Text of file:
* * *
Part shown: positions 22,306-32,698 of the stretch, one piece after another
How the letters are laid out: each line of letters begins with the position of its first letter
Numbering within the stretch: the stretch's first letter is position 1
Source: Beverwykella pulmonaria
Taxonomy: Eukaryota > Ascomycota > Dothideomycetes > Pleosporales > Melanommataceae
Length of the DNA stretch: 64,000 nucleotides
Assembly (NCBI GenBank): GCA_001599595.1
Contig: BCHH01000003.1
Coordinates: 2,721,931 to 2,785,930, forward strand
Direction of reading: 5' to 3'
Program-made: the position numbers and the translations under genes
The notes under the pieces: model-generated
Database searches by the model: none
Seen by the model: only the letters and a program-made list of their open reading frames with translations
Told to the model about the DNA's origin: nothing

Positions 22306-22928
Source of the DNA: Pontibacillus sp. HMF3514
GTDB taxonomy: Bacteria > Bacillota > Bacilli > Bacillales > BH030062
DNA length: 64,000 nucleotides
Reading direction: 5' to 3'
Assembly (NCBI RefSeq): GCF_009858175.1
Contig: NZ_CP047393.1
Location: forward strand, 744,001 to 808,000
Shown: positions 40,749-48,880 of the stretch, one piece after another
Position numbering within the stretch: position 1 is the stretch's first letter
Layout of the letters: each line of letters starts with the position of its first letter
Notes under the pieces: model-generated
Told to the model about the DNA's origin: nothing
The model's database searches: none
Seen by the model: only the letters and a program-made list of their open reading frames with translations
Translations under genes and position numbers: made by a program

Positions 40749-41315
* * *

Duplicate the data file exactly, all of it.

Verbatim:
Part shown: positions 22,306-32,698 of the stretch, one piece after another
How the letters are laid out: each line of letters begins with the position of its first letter
Numbering within the stretch: the stretch's first letter is position 1
Source: Beverwykella pulmonaria
Taxonomy: Eukaryota > Ascomycota > Dothideomycetes > Pleosporales > Melanommataceae
Length of the DNA stretch: 64,000 nucleotides
Assembly (NCBI GenBank): GCA_001599595.1
Contig: BCHH01000003.1
Coordinates: 2,721,931 to 2,785,930, forward strand
Direction of reading: 5' to 3'
Program-made: the position numbers and the translations under genes
The notes under the pieces: model-generated
Database searches by the model: none
Seen by the model: only the letters and a program-made list of their open reading frames with translations
Told to the model about the DNA's origin: nothing

Positions 22306-22928
Source of the DNA: Pontibacillus sp. HMF3514
GTDB taxonomy: Bacteria > Bacillota > Bacilli > Bacillales > BH030062
DNA length: 64,000 nucleotides
Reading direction: 5' to 3'
Assembly (NCBI RefSeq): GCF_009858175.1
Contig: NZ_CP047393.1
Location: forward strand, 744,001 to 808,000
Shown: positions 40,749-48,880 of the stretch, one piece after another
Position numbering within the stretch: position 1 is the stretch's first letter
Layout of the letters: each line of letters starts with the position of its first letter
Notes under the pieces: model-generated
Told to the model about the DNA's origin: nothing
The model's database searches: none
Seen by the model: only the letters and a program-made list of their open reading frames with translations
Translations under genes and position numbers: made by a program

Positions 40749-41315